Wheeling your possessions around in the new Bugaboo Boxer will guarantee envious glances from fellow travellers.
But this isn’t just one item of luggage, rather the Dutch design company Bugaboo has created a system with a super lightweight and highly manoeuvrable chassis as the crux of the design. So, as in the image on the right, you can lock your suitcase to the chassis and then lock your carry-on bag to the suitcase. Once your suitcase is checked in, the carry-on bag locks to the chassis, which can then be easily stowed away in the overhead locker.
Pretty nifty for a pushchair company that has now diversified into the world of mobility.
As Bugaboo co-founder and chief design officer Max Barenbrug explains,“We are constantly looking around us, observing the world, and trying to pinpoint places where life can be improved – and become more fun.
That’s how we started: we saw how parents struggled to go out with their families. They were pushing around pushchairs that were not only unpractical but ugly! We decided to change that. But we just happened to start off with pushchairs. For us, it’s not about asking why we are moving into the luggage category, it’s about asking why not?”
This project has been in development for eight years and the intention has been to apply the Bugaboo design philosophy to luggage by incorporating some clever design and engineering.
The chassis is what the whole system hinges upon, literally. Its ergonomic design allows for a smooth experience by either pushing the luggage in front of you using four wheels or pulling it behind you on two.
“You will notice that while pulling it, it is practically weightless – there is no weight on the handlebar because at the front by the wheels there is a lot of counterweight,” explains Barenbrug.
Apparently, there are more mobility concepts in development from this rebranded mobility brand and from the man who admits that he is crazy about wheels and how they can make life better.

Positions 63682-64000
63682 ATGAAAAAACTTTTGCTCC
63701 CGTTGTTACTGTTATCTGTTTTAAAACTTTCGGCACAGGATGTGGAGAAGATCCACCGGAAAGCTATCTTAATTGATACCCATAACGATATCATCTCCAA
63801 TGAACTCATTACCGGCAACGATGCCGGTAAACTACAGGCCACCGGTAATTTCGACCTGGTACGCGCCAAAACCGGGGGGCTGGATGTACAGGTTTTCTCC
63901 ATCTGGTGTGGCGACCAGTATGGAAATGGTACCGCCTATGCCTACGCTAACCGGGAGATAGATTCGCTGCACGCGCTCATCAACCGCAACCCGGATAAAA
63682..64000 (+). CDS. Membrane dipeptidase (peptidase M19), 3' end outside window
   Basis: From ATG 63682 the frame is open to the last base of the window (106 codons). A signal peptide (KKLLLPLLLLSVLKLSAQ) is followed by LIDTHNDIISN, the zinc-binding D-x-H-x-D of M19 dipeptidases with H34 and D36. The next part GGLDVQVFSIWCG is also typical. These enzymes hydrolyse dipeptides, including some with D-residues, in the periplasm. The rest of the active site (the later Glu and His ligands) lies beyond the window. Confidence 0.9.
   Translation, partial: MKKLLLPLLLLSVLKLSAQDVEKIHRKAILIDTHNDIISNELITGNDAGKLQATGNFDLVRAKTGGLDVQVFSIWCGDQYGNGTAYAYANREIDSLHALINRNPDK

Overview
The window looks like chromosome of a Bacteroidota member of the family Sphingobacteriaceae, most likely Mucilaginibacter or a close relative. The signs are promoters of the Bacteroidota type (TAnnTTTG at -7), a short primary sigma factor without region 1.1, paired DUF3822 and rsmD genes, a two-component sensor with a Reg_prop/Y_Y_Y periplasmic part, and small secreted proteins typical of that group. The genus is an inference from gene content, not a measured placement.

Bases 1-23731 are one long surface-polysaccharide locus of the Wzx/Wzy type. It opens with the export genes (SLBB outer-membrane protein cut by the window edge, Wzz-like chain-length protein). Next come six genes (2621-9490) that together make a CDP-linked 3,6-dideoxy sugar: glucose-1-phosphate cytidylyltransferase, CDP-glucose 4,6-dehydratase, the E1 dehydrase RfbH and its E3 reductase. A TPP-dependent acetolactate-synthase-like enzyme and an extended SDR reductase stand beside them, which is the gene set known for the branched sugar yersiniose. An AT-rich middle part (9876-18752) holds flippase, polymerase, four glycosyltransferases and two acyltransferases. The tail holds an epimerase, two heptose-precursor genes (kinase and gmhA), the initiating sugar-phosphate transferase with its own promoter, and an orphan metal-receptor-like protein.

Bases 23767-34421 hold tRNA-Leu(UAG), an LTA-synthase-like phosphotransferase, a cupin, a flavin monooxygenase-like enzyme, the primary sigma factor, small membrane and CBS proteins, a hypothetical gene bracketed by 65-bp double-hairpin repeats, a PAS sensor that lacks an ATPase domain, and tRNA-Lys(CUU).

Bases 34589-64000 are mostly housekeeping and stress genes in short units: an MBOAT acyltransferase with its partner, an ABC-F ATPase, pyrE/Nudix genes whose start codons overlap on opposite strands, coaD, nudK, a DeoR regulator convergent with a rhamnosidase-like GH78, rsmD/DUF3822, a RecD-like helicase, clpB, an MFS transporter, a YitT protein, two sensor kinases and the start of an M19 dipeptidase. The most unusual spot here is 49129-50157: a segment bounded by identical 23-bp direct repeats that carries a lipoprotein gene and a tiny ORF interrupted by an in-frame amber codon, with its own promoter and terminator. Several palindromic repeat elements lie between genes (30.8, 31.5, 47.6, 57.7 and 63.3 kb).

The Cradle to Cradle Products Innovation Institute is on a mission to change the way we make things. In a series of six circular design challenges, which it is running through to 2018 and carrying out in collaboration with Autodesk, it’s encouraging the design community to envision solutions for the circular economy.
One of the winners in the fourth challenge, that were announced earlier this year, was Paris-based Frame Design Studio which received the Best Professional Project award for Eco-Luggage.
“The idea for doing ‘greener’ luggage came from walking cites like Paris where we saw a lot of luggage that was in very good condition but just missed one part. The way standard luggage is designed (as well as a lot of other goods) doesn’t enable parts to be replaced.
“It means that if the zipper, a wheel or the handle breaks you’re not able to use your luggage anymore. That was our starting point for this project: to do a design focused on our environment,” describes Taina Campos, co-founder of Frame.
The result is a design that features easily detachable, multi-use components. As it can be easily disassembled, individual parts can be repaired or replaced as needed. It has also been made from carefully selected materials, which include aluminium, bamboo, hemp and Guayule based rubber for the wheels.
Following positive feedback from the challenge, Frame are currently developing prototypes of this luggage.
Along for the ride
Why carry your luggage when it can carry you? That is the question Chicago entrepreneur and avid traveller Kevin O’Donnell was pondering when he found himself wearily pulling his heavy hand luggage around an airport.
He approached his friend and motorcycle designer Boyd Bruner and together they came up with a concept for motorised, rideable hand luggage.
“Boyd has built and tested things with wheels since childhood, so the Modobag was built and then reverse engineered.
Once prototypes performed to expectations, sketches and CAD followed,” says O’Donnell.
However, they needed help in making it a production-ready design. For this, O’Donnell approached the product design consultancy Product Development Technologies (PDT).
“In addition to making the product manufacturable, there were still a few open design issues that we resolved together.
One of the primary design concerns was strengthening the frame – we brainstormed several potential options, and then narrowed it down to the final frame design,” explains Steve Fragassi, mechanical designer at PDT.
PDT used Creo to perform FEA on the frame structure, to ensure the chosen frame design would properly support users.
The end result is a high-strength ballistic nylon shell and aluminium chassis that can accommodate riders up to 118kg. It can travel six miles on a single charge and also comes with dual USB charging ports.